‘What makes it so tough is you never can be sure what a woman will do. At one moment she’s calm and everything is velvet; then in a flash, it all explodes sky-high and she’s got it in for you. And when she’s got it in for you, brother, look out. There are never any halfway measures. A woman loves or she hates. Pity and all the feelings in between she’s never heard of.’ Alex pities himself more than anybody else, even when he’s murdering someone.

While there’s still some uncertainty about Haskell’s death, there’s no lame attempt to make Vera’s death accidental as with the ridiculous scene in the film. His loathing just wells up. ‘She was the type of woman I have always despised: the kind who knows all the answers and makes no bones about being hard-boiled. Even though I know just how women are underneath, I still prefer them to have that phony sweetness in their manner.’ Alex prefers lies.

The big difference in the novel is Sue. The second chapter catches up with her in California—right after a date rape. She’s full of tears and recriminations, mostly aimed at herself. ‘When a man gets finished, he’s through; his appetite’s been satisfied, except now he wants a plate of ham and eggs. We girls are quite another story. We have emotions and what not. We feel things. Any woman will know what I’m talking about. So I felt terrible.’ 

Singer Sue goes to Hollywood to break into the films but ends up waiting tables. In the film she gets a moment of that on the phone with Al. In the novel we see a lot more of her life. She really has an ambition to get into the pictures, but is hesitating to give in to the casting couch. Her weary dissection of Hollywood’s shabby reality still can’t dim her dream. Sue hopes the B-actor Raoul will give her leg up instead of getting a leg over.

Angry with herself, she finally gets even more angry at Raoul’s obliviousness. He thinks he gave her a swell time and asks for another date. At first she tries to find the easiest way to slip out of any commitment, but his cocksure attitude – flourishing his fountain pen to write in his address book – tips her anger over the edge and she tells him he’s been a terrible lover. ‘There was a jubilance in me for the first time in ages. I watched him flinch and I knew I had struck home, into the most vulnerable spot in the man’s armour.’ She is pleased he’s so deflated and talks of it as a way to ‘avenge poor Alex’ too.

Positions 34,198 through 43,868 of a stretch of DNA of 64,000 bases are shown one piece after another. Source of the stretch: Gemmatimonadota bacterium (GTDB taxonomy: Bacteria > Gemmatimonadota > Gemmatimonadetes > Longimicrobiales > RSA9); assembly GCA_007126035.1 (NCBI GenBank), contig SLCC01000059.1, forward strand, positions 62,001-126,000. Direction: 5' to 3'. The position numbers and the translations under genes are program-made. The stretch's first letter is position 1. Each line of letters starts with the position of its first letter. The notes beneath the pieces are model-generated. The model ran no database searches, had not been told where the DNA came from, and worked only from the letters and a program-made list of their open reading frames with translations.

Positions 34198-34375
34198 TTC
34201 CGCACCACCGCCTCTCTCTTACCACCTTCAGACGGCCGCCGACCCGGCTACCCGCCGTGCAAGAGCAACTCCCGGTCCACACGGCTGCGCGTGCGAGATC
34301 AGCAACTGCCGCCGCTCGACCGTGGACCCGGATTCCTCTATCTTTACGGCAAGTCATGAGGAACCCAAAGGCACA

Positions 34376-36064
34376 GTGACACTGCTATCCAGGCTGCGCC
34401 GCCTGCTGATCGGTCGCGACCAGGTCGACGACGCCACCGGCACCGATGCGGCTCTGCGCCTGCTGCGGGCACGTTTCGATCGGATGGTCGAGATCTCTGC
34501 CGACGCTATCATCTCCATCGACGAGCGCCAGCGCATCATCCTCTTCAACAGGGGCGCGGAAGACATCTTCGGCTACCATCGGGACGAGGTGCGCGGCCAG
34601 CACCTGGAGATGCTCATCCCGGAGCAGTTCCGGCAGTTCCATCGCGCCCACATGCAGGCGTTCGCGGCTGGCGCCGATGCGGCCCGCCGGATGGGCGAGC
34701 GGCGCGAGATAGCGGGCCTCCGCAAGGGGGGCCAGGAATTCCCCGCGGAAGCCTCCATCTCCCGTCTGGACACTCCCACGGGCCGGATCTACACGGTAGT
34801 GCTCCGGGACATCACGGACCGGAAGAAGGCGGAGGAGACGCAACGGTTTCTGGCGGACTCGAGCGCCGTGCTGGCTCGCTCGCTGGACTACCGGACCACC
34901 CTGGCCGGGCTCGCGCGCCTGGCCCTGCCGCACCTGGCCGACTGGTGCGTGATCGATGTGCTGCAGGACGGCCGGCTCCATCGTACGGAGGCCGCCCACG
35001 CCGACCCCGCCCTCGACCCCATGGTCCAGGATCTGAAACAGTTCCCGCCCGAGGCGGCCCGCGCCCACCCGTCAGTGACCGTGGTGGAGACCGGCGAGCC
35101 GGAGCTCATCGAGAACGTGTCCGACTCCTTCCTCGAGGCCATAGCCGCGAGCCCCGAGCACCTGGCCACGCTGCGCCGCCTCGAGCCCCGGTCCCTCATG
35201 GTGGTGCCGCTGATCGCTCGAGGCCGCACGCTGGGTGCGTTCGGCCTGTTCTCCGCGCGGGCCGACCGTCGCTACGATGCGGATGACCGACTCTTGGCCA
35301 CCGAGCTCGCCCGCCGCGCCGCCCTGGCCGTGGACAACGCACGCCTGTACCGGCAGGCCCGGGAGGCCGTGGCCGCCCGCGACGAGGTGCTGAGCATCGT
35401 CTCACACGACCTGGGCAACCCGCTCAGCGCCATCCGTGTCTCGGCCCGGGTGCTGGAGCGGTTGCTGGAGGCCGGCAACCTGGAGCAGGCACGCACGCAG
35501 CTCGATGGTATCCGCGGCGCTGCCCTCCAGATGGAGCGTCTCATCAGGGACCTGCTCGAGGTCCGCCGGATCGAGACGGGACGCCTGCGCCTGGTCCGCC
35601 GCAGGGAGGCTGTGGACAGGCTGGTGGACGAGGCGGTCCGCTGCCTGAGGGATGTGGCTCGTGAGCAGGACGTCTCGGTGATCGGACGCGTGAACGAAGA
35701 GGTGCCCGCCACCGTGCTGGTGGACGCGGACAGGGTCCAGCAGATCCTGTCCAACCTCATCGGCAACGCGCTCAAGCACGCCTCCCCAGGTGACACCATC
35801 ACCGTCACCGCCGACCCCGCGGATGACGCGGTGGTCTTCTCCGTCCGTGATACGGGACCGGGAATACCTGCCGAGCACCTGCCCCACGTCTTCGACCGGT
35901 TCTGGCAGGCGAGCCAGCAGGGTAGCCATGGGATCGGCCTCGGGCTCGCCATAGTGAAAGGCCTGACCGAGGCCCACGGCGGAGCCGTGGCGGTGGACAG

It would give more sympathy to her character if Goldsmith didn’t make plain that she is everything that Alex thinks of women: duplicitous, vengeful, cruel and above all, an actor. When Haskell’s death is reported as Alex’s, Sue performs grief styles she has seen in films, trying to convince herself she feels something other than relief. All it really does is boost her confidence that she can make it in Hollywood after all.

And Alex? ‘I wasn’t sorry she was dead; just sorry it was me who killed her.’ Nothing is as he claims, except maybe this. The original film had to soften the ending a bit. The remake is closer to the book. The twists and turns match Alex’s own thoughts: ‘God or fate or some mysterious force can put the finger on you or on me for no good reason at all.’ Not getting caught; it’s the same as not being guilty for him as long as he can keep wondering about that fateful day Haskell picked him up on the road. ‘Well, sometimes I want to curse and sometimes I want to cry.’